He was one of those natural leaders, friends recalled, whether for a trip to the shore or just a quick beer at Paul’s Bar. He had a thing about carrier deployments and was constantly looking to add to his number of “Cats and Traps” – catapult takeoffs and trapped carrier landings. Herzing, 22, was not supported to be aboard this flight. At the last moment, another crewman was bumped and Herzing pleaded to take his place. Jan 25 was to be a special flight for the St. Mary’s, Pa. youth. It would qualify him for the Centurion’s Club – it would be his 100th “Cat and Trap.”
Technically, Price was not a member of “The Electric Bats,” although he was with them nearly all the time. His unit was even more secret, known only as Navy Security Group, Department 30. Price was trained in Russian. He had studied for two years at the Defense Language Institute in Monterey, California. His wife, Sherri, recalled the school as down-to-dusk drudgery. Rota was much more fun. They lived with a Spanish couple and were mastering that language.
The 28 year-old native of Opp, Alabama, was an unlikely Navy spook. He had a strong musical background and a good voice, making it to the all-state choir and a role in “Annie Get Your Gun.” In college at South Alabama, weekends were spent with the Baptist Children’s Home. He was elected state president of the Baptist Student Union. There was also the band, rifle team and cheerleading. Fidgety when not busy with something, he reveled in the demands lately for Russian interpreters. “This is going to be a busy year for me, Honey,” he told his wife.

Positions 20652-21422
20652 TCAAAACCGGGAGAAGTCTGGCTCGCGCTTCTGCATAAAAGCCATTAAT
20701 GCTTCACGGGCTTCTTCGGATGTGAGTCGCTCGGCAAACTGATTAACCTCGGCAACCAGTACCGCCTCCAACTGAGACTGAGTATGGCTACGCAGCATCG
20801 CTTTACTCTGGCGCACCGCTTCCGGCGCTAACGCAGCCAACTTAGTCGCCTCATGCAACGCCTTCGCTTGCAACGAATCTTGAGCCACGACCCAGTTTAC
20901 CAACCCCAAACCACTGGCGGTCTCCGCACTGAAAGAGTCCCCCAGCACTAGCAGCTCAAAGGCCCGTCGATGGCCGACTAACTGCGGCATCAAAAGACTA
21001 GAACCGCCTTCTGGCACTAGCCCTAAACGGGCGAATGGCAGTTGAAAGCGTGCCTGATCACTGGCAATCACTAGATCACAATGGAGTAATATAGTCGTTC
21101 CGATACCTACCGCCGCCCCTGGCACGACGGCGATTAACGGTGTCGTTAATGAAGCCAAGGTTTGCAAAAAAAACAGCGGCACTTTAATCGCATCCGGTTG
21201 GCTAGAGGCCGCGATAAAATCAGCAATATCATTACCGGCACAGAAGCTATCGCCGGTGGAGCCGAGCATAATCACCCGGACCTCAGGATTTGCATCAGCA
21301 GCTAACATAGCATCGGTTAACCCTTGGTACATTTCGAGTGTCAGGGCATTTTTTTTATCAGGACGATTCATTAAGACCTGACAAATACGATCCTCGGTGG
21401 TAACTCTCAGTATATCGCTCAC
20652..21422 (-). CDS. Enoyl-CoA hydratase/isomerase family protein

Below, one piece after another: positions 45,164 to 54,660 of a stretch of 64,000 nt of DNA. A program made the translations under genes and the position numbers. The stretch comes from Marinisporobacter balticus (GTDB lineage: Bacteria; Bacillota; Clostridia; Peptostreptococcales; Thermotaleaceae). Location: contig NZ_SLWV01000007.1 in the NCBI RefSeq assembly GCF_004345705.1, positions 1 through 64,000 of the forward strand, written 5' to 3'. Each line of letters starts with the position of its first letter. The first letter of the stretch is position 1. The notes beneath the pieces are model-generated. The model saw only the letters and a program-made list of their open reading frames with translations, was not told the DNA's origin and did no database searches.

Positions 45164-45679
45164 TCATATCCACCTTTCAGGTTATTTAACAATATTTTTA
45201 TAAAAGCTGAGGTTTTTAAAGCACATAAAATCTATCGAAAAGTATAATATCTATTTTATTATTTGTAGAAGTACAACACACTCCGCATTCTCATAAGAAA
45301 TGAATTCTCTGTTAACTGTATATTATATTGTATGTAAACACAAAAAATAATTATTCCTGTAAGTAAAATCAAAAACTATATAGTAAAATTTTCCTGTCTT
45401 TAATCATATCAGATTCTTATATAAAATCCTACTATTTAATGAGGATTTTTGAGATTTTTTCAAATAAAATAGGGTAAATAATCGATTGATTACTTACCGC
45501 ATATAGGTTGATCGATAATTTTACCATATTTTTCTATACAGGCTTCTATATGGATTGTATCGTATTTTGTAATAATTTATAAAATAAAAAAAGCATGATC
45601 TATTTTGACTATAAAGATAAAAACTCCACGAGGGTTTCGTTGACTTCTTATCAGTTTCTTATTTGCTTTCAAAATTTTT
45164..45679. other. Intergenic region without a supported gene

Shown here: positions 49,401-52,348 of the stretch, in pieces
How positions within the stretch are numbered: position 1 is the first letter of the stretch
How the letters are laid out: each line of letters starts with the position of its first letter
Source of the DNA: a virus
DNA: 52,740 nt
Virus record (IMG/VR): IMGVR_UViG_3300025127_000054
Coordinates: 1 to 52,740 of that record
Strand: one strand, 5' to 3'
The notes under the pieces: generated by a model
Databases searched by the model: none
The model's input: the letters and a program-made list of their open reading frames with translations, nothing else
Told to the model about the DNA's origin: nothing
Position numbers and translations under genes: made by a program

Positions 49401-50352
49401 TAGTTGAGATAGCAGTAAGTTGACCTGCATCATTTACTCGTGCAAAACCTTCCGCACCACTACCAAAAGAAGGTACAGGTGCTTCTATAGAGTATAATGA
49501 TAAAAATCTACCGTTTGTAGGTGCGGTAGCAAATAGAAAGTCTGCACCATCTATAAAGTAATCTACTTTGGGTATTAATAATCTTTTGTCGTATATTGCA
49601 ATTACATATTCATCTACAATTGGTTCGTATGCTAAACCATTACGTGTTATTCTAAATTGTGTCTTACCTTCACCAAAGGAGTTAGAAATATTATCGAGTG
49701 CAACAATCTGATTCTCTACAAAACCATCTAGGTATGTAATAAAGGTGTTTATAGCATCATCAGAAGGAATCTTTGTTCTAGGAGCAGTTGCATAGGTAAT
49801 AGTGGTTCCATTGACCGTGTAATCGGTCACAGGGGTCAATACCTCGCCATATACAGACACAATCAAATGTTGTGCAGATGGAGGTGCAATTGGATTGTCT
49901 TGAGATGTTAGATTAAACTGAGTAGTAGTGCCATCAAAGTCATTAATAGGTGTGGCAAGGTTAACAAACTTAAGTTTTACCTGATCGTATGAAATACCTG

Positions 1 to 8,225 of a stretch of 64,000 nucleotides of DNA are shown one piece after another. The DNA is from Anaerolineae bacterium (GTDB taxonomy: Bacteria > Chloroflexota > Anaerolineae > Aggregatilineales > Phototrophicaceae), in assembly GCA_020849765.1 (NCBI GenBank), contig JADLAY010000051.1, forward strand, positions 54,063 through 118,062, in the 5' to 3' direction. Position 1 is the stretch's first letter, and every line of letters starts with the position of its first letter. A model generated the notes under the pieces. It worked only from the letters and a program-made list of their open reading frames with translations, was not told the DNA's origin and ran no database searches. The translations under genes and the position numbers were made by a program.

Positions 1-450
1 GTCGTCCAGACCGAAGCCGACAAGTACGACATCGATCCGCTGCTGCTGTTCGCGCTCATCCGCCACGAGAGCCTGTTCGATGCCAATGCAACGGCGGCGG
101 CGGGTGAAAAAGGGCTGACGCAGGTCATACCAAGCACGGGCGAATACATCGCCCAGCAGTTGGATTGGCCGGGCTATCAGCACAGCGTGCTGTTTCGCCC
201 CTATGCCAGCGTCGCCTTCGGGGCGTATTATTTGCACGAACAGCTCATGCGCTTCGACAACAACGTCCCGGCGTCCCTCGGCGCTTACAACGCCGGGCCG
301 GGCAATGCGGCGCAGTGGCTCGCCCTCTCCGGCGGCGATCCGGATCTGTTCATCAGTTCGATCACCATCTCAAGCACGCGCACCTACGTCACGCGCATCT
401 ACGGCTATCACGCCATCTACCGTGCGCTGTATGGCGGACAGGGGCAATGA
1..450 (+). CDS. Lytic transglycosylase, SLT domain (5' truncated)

Bad luck had stalked Rudolf’s Navy career. First the 20 year old learned that his dream of becoming a radar technician was doomed because he was color blind to shades of green – the color of most radar screens. As an alternative, he selected language school and planned to major in Russian. But the day he reported to school, he fell ill. When he got out of the base hospital the Russian class was felled and Rudolf was left with Arabic. It had been a tough two years of school for the Milwaukee native. But with a promotion, things seemed to turn around.
“Craig was tough, “said his stepfather, a Navy career petty officer. “When he was going through junior high and high school we were always getting called to school, at least once a month, because he was fighting with someone. He wasn’t that big a kid, but he was solid, you know; maybe 6-1 and 170 pounds, real lean. He had this routine. Every morning when he got up he did 50 sit-ups and 50 pushups. He was obsessive about it. The Navy sure straightened that kip up. He was a man.”
Levin was the pilot. He was new to the squadron and a rookie. Until he finished several more missions off carriers he would be known as a “Nugget” to other pilots. He was a native of Long Island and a graduate of Hofstra University, majoring in mathematics. He had studied in Paris as a student at New York University at the Sorbonne. Computers and the piano were late-blooming hobbies. Reserved, even cool to outsiders, few in the squadron knew him well. But those who did said Alan Levine, 26, had the makings of a crackerjack pilot.
“The strange thing is that flying was a secret dream of his, “said Eugene Levine, Alan’s father. “I was surprised when he went into the Navy. I wouldn’t say happy or unhappy. I was surprised. He wasn’t in the Navy for the sake of a Navy career. He was in the Navy because it was the instrument that gave him the opportunity to fly. He loved to fly. It doesn’t matter whether he liked the Navy, didn’t like the Navy, liked wearing a uniform or didn’t like wearing a uniform. All that is nonsense. But I can tell you his desire wasn’t to fly this plane. He wanted a fighter. My son talked to me about this plane. He didn’t like it.
Source: The San Diego Union, April 27, 1987